Another, more aggressive trial of RGP lenses could be tried. If the patient truly fails medical management, then I might perform a lamellar or penetrating keratoplasty to help resolve the irregular astigmatism. I would advise the patient that he will most likely still need some form of corrective eyewear after either of these procedures, but the goal would be to reduce his irregular astigmatism and improve his BCVA and functional vision.


This particular patient has essentially two viable options. Initially, however, it is important to determine what not to do and then to choose between the two alternatives. It would be inadvisable to attempt to relift either LASIK flap in this setting due to (1) the evidence of a flap intersection from the two prior flaps oriented 90º apart by two different keratomes and resulting in a documented sliver of discarded stroma, (2) the 1-month history of sutures for microstriae that may reflect poor flap quality in general or poor side-cut quality specifically, and (3) the current Orbscan image that shows relatively thin central pachymetry and an area less than 2mm away that is 21µm thinner, both with a posterior float greater than 0.040mm, which may reflect ectasia.

Initially, I would leave the LASIK flaps as they are, particularly because the slit-lamp appearance (aside from an obvious flap edge) is reportedly normal. An RGP contact lens has been tried and failed, and a crystalline lens-based procedure would avoid altogether the area where the problem resides. A C-CAP procedure on a Star S4 excimer laser could improve this patient's vision, but, as is the case here, it is often difficult to capture data and formulate a treatment plan for an eye that has a surface topography this complex. My experience with C-CAP is that it effectively treats prior decentrations, particularly those that are post-PRK, but that the technology is not as efficient in postoperative eyes with keratome-related irregular topography.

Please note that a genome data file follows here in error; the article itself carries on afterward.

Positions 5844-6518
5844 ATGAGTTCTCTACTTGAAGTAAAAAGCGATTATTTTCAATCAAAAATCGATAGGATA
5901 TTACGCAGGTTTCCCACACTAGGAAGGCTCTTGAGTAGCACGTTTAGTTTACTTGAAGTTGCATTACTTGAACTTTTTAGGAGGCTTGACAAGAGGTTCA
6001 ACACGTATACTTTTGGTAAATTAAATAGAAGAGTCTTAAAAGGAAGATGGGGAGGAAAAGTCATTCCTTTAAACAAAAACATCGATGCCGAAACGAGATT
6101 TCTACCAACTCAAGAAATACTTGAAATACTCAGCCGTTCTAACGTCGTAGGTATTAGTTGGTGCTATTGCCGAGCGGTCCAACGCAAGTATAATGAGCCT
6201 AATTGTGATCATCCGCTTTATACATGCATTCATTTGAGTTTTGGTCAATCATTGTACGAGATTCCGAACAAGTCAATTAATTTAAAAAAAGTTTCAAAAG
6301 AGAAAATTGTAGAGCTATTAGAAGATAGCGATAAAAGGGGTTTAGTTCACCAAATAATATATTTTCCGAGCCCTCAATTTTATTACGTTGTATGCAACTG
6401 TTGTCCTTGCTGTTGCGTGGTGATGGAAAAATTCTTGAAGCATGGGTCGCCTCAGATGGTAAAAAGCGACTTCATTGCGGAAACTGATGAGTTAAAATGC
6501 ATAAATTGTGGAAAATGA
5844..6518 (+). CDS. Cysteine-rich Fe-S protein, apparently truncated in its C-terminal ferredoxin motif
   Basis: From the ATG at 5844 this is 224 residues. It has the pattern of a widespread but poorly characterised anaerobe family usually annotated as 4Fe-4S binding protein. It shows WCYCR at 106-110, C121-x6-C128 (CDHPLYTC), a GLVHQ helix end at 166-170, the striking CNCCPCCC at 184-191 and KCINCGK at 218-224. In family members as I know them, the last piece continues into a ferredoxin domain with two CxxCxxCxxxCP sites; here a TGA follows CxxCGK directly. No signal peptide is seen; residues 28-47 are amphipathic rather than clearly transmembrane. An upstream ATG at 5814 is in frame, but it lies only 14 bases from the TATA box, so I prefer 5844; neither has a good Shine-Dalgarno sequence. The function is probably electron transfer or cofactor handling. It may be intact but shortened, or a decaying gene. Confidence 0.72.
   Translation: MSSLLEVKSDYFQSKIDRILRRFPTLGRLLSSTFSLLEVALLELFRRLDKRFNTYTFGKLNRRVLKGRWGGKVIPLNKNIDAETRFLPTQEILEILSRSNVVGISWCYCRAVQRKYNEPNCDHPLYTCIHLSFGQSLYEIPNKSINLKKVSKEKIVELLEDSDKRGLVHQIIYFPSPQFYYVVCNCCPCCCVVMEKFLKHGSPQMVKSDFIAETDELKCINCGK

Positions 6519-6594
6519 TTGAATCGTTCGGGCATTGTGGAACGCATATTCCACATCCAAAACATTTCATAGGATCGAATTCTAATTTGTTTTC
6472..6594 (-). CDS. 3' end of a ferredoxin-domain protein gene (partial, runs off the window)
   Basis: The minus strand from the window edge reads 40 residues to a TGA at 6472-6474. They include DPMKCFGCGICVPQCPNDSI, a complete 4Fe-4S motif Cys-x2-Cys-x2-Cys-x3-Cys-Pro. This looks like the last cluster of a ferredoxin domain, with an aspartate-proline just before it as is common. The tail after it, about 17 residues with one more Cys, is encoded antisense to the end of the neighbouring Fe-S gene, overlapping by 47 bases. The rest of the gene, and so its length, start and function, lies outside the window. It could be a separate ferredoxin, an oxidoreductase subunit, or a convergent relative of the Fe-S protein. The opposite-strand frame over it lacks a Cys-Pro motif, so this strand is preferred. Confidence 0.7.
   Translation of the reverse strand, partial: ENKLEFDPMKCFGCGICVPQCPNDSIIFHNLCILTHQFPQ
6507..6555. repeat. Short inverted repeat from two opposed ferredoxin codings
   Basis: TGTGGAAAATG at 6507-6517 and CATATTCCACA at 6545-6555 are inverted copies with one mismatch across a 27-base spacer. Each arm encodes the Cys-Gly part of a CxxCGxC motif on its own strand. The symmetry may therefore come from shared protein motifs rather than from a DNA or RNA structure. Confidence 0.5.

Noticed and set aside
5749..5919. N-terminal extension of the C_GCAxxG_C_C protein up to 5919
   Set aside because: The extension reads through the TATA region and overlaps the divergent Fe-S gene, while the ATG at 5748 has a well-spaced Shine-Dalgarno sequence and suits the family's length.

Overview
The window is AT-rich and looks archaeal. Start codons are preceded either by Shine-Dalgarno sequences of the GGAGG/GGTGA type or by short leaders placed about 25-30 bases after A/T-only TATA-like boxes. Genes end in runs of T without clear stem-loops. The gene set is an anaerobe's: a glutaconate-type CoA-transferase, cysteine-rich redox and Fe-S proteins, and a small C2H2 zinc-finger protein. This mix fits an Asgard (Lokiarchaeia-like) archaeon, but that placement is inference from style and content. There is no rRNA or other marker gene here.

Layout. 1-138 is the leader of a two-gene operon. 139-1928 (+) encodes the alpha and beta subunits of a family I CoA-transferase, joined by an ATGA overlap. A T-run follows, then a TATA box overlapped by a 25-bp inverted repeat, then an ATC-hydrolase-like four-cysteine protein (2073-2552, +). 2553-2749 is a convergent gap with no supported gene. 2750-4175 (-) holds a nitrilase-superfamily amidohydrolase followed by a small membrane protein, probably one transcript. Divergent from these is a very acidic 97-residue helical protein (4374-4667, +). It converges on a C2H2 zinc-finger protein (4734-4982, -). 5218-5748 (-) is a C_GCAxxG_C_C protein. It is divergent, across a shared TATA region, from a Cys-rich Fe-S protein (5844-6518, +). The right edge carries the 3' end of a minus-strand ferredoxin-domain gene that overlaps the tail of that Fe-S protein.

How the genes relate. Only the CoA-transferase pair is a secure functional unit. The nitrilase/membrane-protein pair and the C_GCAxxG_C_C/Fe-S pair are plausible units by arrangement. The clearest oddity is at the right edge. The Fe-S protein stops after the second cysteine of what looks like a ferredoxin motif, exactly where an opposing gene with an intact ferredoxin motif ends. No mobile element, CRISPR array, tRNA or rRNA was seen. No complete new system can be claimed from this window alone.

The two remaining alternatives are a relatively aggressive grafting procedure (either lamellar or penetrating) or, more simply, a wavefront-guided PRK as an initial procedure. I would recommend the latter for obvious reasons in hopes that at least some normal surface topography could be restored and that visual rehabilitation, on some level, would become less difficult. I would counsel the patient that he will likely require at least two surface treatments to achieve a satisfactory result using this approach.